the Word in the House 5/9/2019 - Seatbelts, Clean Water and Medications

The end of the legislative session is getting closer, and in the last week the House passed several Senate bills with amendments.  If the Senate does not concur with the House amendments to a bill, a Conference Committee will be appointed to resolve the differences. Then both chambers would have to vote on the report of the Committee without further amendment.

The Transportation Bill (S.149) had several House amendments, including a primary seat belt provision which allows law enforcement to stop a vehicle if the driver is not wearing a seat belt. While nine percent of drivers do not wear seat belts, around 50 percent of fatalities involve unbelted occupants. Stricter enforcement of seat belt use has been demonstrated to save lives.  Another amendment allows all emergency vehicles to use both red and blue lights.  Tests have shown that people respond more to blue lights than red in emergency situations.

Another Senate bill passed by the House with amendments was S.40 which authorizes testing and remediation of lead in the drinking water of schools and child care facilities. A total of $2,400,000 is appropriated to fund remediation for fixtures testing above 5 parts of lead per billion, which is also the allowed level for bottled water, although no level is really safe for kids. This is not as strict as the action level set by the Senate, 3 ppb, and may result in another Conference Committee. The state will cover the actual cost of replacing a drinking water fixtures up to $2000 for public drinking fountains and ice machines, $700 for outlets used for cooking, and $400 for all other outlets.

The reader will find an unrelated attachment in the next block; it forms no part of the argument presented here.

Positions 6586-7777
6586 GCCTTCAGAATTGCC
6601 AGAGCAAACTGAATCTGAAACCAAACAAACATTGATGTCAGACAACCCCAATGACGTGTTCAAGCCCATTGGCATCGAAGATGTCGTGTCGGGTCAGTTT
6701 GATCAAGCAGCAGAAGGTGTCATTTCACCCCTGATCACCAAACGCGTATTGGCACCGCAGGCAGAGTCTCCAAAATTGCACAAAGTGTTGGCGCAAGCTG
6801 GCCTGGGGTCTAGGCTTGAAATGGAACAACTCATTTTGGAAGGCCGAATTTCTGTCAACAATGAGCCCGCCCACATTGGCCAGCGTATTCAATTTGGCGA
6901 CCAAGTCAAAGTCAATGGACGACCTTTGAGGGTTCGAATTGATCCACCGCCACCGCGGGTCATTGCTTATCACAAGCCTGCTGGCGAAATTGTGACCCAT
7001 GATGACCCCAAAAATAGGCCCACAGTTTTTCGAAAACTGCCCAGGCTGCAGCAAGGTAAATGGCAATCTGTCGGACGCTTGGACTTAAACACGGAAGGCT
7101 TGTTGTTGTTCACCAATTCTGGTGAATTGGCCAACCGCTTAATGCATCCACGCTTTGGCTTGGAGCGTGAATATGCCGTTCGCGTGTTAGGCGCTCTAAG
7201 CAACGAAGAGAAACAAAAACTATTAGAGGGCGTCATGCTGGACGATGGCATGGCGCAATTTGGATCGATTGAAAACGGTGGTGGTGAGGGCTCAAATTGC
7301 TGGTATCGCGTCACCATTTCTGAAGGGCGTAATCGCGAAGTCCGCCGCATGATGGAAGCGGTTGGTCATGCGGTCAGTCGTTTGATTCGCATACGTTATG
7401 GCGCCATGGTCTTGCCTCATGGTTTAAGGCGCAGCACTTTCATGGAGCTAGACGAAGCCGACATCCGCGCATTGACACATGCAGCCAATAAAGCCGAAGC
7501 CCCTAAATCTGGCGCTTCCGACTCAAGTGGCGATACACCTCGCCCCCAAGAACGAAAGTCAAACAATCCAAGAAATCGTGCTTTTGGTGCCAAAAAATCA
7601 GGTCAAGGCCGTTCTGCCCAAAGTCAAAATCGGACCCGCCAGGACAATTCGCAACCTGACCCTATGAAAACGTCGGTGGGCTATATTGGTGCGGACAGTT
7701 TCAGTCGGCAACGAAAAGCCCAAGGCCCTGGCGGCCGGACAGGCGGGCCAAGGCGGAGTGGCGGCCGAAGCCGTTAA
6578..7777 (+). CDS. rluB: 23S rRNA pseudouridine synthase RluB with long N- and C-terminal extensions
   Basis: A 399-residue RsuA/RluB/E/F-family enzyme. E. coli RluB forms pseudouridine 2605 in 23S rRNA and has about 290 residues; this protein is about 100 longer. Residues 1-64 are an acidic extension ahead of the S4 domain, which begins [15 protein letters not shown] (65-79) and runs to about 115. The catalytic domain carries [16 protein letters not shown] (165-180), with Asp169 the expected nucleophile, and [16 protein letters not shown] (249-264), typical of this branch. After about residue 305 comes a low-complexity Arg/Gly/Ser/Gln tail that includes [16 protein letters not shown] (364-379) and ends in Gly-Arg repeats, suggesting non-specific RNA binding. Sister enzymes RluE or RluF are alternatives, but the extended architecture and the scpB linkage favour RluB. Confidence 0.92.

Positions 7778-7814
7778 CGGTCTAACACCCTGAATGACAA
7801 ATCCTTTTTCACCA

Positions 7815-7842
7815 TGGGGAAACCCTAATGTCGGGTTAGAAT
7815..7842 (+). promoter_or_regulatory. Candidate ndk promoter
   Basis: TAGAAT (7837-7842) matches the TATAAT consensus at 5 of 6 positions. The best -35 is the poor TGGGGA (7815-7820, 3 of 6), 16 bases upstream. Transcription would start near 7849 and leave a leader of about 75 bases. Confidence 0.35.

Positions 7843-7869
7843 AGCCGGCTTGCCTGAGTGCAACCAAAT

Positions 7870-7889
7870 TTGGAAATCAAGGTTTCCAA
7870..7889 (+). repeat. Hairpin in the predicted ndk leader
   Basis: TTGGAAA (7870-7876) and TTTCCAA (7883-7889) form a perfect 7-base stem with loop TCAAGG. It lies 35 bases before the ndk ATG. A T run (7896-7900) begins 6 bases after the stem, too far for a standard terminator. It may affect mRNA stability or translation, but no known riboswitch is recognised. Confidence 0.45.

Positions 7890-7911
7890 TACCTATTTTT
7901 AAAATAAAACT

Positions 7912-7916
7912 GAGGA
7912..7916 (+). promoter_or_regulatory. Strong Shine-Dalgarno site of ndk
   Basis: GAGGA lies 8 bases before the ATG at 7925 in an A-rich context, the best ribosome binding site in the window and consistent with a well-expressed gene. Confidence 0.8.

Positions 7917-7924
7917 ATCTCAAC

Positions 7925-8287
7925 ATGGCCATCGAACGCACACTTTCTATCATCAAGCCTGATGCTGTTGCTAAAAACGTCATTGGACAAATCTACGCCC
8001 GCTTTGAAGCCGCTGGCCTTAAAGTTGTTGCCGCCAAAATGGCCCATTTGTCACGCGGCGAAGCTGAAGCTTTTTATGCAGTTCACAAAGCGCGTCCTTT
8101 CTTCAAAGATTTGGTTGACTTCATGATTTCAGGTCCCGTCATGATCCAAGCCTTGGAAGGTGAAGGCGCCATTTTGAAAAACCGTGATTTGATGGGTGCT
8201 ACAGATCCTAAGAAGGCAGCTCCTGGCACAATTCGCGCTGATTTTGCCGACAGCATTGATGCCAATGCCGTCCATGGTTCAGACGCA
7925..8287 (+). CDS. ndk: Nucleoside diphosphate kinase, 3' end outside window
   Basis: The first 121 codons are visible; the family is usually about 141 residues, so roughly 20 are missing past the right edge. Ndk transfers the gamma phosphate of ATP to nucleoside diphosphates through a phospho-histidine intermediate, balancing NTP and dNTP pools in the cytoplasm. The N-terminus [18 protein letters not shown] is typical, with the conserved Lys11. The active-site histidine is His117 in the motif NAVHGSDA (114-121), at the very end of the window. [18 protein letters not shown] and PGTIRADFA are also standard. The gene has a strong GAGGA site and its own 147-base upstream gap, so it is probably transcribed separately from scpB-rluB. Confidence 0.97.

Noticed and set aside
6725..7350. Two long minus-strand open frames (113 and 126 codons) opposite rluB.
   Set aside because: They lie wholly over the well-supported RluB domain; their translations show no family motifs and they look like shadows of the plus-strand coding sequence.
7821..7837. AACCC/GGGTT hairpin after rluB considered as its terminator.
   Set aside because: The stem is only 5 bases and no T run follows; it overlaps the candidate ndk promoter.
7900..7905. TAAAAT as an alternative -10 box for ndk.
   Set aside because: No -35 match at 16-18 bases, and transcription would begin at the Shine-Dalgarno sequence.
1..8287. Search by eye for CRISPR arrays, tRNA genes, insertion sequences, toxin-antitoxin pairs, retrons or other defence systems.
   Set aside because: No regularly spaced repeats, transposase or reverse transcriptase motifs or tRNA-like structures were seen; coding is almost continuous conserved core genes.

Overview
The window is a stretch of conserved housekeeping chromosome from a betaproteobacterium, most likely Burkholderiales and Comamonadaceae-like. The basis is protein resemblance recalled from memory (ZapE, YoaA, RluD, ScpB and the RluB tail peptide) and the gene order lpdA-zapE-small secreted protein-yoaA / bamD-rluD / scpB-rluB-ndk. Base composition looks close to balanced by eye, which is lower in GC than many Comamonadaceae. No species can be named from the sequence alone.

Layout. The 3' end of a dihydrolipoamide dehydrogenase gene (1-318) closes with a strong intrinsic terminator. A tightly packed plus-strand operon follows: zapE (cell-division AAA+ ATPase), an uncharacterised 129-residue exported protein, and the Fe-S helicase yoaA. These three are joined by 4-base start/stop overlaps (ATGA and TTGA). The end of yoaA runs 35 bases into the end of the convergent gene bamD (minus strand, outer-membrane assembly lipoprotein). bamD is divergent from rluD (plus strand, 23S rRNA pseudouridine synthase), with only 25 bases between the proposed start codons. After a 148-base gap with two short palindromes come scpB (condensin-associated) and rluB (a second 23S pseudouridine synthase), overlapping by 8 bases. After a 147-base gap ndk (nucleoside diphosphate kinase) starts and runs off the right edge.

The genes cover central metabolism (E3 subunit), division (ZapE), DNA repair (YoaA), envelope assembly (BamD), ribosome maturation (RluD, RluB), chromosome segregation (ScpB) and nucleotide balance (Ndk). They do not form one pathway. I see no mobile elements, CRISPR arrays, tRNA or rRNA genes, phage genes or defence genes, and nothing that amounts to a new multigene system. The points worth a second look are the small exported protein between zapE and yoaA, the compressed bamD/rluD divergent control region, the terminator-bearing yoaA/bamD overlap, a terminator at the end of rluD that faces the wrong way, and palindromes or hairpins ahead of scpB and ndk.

To better address the opioid problem, the House also passed S.43 with amendments to prohibit a health insurance plan from requiring prior authorization for medication assisted treatment as well as for counseling and behavioral therapies associated with medication-assisted treatment. If the plan provides prescription drug coverage, it must ensure that at least one medication from each drug class for the treatment of substance use disorder is available at the lowest cost level of the plan.

One bill we expect to see this week is for clean water funding.  The Ways and Means Committee is proposing to use 4 percent of the rooms and meals tax for the Clean Water Fund. This will provide a sustainable source of funding as required by the federal EPA.  The 4 percent will come out of the 25 percent of the tax allocated to the Education Fund.  However, the amount is expected to be made up by a change in the sales tax which will now apply to software program packages purchased online.  The same tax will be assessed as if it were purchased in a store. All sales taxes are allocated to the Education Fund per a law enacted last year.

An opinion piece by the President of the conservative Ethan Allen Institute in last week’s Citizen called out Democrats in the legislature for being “ideological”.  The EAI is on the record of believing climate change is not happening, but if it is, we can’t do anything about it, so we shouldn’t try.  Well, I must disagree, and will continue to advocate for policies that will help Vermonters reduce greenhouse gas emissions and save money by reducing their use of fossil fuels.  Burning fossil fuels is bad for the environment and bad for our wallets.  Did you notice that gasoline prices jumped from $2.58 in March to $2.83 this week?  Are you getting more mileage from that gas? If we had a 2 cent per gallon tax that would be dedicated to helping Vermonters purchase more fuel efficient all-electric and hybrid electric vehicles, Vermont drivers would save both money and the environment. As for my statement that legislators need to be leaders and not just followers, there are times when we need to take bold steps.  Climate change is just such a situation. We must have the political will to pay a little more today and invest it in measures to prevent a greater cost for our children,  grandchildren, and future generations.

I welcome your emails ( or phone calls (802-233-5238).